From transactions to changemaking: Rethinking partnerships between the public and private sectors
Authors: Trinley Walker and Sarah Lawson
The UK relies on the private sector to provide many services to the public, and the presence of the private sector is interwoven into the delivery landscape. The government spends more on procuring goods and services from private providers than it does on staff costs. Recent high-profile failures have shone the spotlight of public attention into this pervasiveness. The collapse of Carillion, the second largest construction company in the UK, demonstrated the potentially precarious operating models of some companies providing public services.
Yet the national political debate is polarised. The Conservative Government, on the one hand, seems to prefer a ‘business as usual’ approach to the role of the private sector, with rising government spend on outsourcing. On the other hand, the Labour Party advocates taking everything back ‘in-house’: leader, Jeremy Corbyn, has stated, “...what we’re saying is, the preferred option on direct services should be the public option...”. Both approaches focus on the means of delivery rather than the ends – and neither really addresses the fundamental challenge facing public services: rising demand.
When partnerships between the public and private sectors were first introduced in the late 1970s, the UK had recently joined the European Economic Community and the very first personal computer had just hit the market. The rationale for the introduction of market forces into the provision of services was to improve efficiency and cut costs in a system of direct state delivery. The trend towards an increasing role for the private sector continued under successive governments through new models, policy drivers and initiatives.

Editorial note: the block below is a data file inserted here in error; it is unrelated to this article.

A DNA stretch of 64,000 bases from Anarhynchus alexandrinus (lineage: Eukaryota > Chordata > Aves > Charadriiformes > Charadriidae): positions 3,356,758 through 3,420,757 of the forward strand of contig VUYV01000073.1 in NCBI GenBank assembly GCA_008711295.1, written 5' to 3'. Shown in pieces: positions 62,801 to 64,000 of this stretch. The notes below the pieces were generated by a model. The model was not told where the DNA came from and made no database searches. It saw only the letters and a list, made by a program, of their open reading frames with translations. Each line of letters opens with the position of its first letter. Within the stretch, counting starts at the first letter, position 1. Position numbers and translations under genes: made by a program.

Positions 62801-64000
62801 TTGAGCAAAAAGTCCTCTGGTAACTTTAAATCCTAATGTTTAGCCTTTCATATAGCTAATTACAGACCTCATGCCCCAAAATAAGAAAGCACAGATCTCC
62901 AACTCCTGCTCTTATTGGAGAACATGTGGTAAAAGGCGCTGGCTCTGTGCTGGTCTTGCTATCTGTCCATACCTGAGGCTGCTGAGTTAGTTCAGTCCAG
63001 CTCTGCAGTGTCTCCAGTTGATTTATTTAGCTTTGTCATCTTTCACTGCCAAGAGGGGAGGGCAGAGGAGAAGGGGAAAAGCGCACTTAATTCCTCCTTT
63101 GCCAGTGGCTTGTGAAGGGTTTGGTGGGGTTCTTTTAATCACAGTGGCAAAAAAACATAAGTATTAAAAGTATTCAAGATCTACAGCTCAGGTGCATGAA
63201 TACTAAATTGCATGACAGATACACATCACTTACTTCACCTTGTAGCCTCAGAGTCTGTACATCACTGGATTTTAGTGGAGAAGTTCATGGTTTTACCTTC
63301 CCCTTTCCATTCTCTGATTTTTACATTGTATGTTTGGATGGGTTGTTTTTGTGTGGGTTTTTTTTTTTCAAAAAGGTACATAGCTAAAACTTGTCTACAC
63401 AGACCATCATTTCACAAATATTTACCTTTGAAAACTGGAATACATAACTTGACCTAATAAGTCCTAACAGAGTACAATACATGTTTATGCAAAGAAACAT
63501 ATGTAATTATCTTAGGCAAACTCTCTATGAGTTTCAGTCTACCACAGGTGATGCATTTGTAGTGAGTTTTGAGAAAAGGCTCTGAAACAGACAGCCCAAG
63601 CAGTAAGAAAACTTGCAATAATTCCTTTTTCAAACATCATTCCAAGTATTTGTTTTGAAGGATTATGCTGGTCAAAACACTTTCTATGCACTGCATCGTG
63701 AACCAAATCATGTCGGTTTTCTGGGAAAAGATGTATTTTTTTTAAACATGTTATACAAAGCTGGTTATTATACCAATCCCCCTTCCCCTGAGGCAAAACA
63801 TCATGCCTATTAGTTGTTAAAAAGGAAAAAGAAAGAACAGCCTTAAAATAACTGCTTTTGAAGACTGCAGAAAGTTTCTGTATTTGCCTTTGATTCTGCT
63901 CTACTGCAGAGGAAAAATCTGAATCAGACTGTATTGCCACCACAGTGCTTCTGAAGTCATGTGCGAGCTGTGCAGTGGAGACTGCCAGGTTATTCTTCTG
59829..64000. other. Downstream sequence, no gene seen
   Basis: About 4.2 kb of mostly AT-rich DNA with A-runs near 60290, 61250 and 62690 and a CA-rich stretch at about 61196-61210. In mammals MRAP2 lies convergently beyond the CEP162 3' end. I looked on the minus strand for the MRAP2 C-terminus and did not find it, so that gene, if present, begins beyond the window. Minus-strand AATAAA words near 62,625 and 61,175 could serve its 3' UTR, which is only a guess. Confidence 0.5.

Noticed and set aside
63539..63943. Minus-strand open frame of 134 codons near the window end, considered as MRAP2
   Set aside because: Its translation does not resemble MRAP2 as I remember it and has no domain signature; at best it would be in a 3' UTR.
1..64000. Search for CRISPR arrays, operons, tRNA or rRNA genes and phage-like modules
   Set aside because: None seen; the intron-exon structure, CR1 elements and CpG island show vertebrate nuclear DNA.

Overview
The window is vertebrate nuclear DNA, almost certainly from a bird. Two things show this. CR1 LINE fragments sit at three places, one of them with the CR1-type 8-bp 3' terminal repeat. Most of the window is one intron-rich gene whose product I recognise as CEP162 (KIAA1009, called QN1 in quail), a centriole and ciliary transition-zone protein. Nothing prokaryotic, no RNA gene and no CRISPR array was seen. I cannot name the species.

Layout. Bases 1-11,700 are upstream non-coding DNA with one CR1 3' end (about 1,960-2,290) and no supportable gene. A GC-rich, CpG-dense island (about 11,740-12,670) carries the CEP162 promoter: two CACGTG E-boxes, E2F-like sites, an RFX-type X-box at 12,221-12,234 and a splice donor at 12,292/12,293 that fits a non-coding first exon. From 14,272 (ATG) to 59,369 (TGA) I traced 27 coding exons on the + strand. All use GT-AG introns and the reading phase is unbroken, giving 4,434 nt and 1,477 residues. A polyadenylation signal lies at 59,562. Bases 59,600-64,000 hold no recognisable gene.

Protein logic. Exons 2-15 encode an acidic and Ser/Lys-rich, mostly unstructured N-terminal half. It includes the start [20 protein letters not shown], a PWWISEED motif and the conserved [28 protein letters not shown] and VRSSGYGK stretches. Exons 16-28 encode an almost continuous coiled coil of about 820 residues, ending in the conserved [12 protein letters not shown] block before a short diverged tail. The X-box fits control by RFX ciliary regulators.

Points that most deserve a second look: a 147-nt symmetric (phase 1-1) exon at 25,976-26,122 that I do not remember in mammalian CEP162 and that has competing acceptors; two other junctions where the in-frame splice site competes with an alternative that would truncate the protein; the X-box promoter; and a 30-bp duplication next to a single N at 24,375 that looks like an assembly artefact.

Forty years on, the world has changed significantly – modern phenomena such as an ageing society, new technological opportunities, and citizen expectations of increasing influence have emerged. These factors have significant implications for the demand pressures on public services, and the responses services are capable of. In the context of austerity, which has driven down real terms resources available for public services to keep pace with demand, there is an increasing risk that the private sector is resorted to as a cheaper option, and that risks on both sides of partnerships grow. The symptoms of this approach are widespread, from the high costs of bailouts to significant renegotiation of contracts.
This report calls for a fundamental rethink about the relationship between the public and the private sector in a changing world. It sets out the shift required to be fit for purpose – from an approach we identify as primarily transactional in nature, to one which is genuinely focused on changemaking, with real and deep impact for the public. We identify how at their most transactional, partnerships can be territorial, processdriven, rigid, closed-door and linear. To become capable of changemaking in practice, we need a rethink of partnerships between the public and the private sectors to become more collaborative, creative, adaptable, accountable and place-based. Drawing on NLGN’s Changemaking Vision, this approach calls for a radical change in culture and relationships between the public and private sector. We first reflect on the challenges currently facing partnerships before setting out this new vision for partnership working between the public and private sector.